Original PBS Broadcast Date
NOVA, February 28, 2006
John Geiger is featured in this new documentary about the latest research into the Franklin Expedition mass disaster.
The greatest geographical prize of its day was the search for the fabled Northwest Passage through the island maze of Arctic Canada. In 1845, Great Britain mounted an all-out assault with a lavishly equipped expedition that was never heard from again. Then in the early 1900s, a little-known Norwegian adventurer set forth in a secondhand fishing boat and succeeded beyond all expectation. This two-hour special answers the riddle of why one failed and the other made it.
Hour one provides new details on the Franklin expedition, whose fate was one of the great mysteries of the 19th century. Even today, the manner of the expedition's demise is an ongoing detective story, with clues and new interpretations still emerging over 150 years after the explorers inexplicably disappeared. Hour two tells how Roald Amundsen rewrote the book on Arctic exploration by stressing simplicity and adaptability, and in the process completed the first crossing of the Northwest Passage exactly 100 years ago. (To follow the paths of both expeditions, see Tracing the Routes.)
For centuries, explorers were convinced that a route could be found through the islands and ice floes of northern Canada that would cut months off the arduous sea voyage between Europe and the Pacific. But every time someone tried, ice blocked the way. Determined to succeed, the British Navy refitted two warships and assigned its most experienced Arctic explorer, Sir John Franklin, to command. The vessels were stocked with every convenience and a three-year supply of food, much of it canned˜a relatively new technology.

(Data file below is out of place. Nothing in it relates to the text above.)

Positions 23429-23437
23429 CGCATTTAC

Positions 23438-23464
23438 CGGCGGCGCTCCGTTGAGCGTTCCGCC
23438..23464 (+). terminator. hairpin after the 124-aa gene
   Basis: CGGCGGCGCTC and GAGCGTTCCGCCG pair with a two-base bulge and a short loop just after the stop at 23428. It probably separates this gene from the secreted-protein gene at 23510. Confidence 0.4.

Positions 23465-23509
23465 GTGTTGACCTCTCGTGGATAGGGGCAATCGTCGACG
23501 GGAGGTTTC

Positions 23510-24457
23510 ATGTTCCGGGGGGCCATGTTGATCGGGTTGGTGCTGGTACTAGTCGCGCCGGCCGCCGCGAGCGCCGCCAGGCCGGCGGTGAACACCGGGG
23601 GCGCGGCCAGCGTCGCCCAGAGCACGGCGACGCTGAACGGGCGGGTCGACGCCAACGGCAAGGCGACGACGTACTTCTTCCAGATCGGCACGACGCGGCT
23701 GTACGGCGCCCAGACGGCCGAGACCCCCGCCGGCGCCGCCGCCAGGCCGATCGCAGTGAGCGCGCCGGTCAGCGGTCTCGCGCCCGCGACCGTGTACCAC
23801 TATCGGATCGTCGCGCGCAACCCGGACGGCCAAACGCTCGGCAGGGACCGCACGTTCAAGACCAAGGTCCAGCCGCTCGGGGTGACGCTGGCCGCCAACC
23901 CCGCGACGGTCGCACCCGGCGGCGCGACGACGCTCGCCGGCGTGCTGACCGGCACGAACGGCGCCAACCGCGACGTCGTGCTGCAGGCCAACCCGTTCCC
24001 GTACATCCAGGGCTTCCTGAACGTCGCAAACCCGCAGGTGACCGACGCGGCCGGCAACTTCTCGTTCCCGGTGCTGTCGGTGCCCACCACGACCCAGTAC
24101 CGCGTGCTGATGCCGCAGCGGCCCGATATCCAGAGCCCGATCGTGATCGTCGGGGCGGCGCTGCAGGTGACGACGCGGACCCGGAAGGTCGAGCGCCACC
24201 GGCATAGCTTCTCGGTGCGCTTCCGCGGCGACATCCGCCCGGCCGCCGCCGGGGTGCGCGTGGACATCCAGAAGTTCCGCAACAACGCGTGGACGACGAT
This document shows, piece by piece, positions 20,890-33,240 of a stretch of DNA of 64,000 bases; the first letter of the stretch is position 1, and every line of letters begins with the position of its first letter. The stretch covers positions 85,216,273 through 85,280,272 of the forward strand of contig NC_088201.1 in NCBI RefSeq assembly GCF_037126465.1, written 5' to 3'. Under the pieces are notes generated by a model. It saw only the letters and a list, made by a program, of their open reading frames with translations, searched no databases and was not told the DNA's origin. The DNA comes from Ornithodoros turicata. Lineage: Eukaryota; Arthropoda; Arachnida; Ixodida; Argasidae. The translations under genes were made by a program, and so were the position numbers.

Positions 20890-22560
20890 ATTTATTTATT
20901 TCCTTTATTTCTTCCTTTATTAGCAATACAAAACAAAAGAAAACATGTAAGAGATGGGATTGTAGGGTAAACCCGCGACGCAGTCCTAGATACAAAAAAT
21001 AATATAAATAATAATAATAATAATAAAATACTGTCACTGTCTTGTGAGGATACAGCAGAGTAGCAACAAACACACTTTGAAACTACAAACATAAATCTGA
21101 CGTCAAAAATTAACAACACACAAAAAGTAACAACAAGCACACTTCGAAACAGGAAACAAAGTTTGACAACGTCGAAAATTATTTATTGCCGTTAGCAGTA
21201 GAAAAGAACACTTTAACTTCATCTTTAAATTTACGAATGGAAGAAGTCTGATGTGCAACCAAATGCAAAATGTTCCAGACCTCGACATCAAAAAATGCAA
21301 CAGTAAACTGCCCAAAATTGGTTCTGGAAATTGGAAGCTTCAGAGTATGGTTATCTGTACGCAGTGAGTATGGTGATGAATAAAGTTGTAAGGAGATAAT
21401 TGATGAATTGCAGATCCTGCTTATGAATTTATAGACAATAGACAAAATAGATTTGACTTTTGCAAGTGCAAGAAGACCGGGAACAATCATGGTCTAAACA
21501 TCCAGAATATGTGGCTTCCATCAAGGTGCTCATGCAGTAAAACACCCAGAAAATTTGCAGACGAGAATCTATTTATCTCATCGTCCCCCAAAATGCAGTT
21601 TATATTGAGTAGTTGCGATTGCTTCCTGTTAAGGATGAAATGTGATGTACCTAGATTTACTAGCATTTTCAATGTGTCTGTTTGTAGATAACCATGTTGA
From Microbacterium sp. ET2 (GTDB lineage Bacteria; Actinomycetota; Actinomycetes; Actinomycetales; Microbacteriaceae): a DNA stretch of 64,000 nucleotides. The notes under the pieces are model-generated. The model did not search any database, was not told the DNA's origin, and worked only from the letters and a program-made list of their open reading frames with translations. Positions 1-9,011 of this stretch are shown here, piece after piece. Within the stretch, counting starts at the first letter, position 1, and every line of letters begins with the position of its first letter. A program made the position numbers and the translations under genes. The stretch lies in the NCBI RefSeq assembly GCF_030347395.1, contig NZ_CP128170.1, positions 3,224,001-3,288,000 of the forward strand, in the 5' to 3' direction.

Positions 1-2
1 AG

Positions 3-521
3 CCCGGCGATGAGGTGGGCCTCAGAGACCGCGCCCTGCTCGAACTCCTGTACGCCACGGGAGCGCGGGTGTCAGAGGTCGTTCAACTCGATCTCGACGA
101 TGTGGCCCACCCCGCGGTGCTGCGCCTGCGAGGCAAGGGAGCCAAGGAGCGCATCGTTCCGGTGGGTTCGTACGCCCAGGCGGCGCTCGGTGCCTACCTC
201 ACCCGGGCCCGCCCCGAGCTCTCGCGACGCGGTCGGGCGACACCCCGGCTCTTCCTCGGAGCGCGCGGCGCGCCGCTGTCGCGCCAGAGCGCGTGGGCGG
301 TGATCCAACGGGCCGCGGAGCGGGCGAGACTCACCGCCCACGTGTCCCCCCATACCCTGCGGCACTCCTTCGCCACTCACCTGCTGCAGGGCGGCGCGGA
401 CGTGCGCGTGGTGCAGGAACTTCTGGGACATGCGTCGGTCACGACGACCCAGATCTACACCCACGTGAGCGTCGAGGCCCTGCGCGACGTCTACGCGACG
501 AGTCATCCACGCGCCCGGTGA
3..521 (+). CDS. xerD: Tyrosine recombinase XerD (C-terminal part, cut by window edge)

Departing England in 1845, the 129 men seemingly vanished off the face of the Earth. In 1848, the Navy dispatched the first of many search parties, which eventually found the site of Franklin's first wintering camp on Beechey Island in the High Arctic, including the graves of three seamen. Modern tests show that the sailors died of tuberculosis but were also suffering from lead poisoning, probably caused by the solder used to seal their tinned food. The finding suggests that the entire crew may have been affected to varying degrees by excessive lead, which causes fatigue, confusion, and paranoia.
Over the years, more searching has turned up a strange collection of further clues (see, for one of the most telling, The Note in the Cairn). These point to an expedition trapped in the ice, slowly dying off, desperately devising strategies to escape, and finally resorting to cannibalism. Ironically, as Franklin's men were perishing, they had periodic contact with native Inuit, who subsisted quite well in the High Arctic thanks to their small numbers and highly evolved hunting and survival skills. There is no evidence that the Franklin party adopted any Inuit methods.
This lesson was not lost on Roald Amundsen, a young Norwegian whose study of the Franklin disaster led him to an entirely different approach. Instead of treating Arctic exploration as a siege, in which a fully modern world is transported en masse to an unforgiving place, Amundsen determined to travel light and live like the Inuit as much as possible (see My Life as an Explorer).
Where the Franklin expedition comprised over 100 men, Amundsen's consisted of only seven; where Franklin commanded deep-water ships, Amundsen piloted a battered, 30-year-old sealer that had proven its worth at moving nimbly though shallows and ice floes; where Franklin's men dragged a provision-filled lifeboat across the snow when they had to go overland, Amundsen used an Inuit-style sled and dogs.
Success came in August 1905, after two years battling the ice and weather, when Amundsen encountered a whaling ship sailing from San Francisco. (He overwintered once more before completing the Passage in 1906.) Amundsen had proven that a path, albeit a difficult one, existed across the top of the world˜for anyone bold enough to take it.
Click here for more information: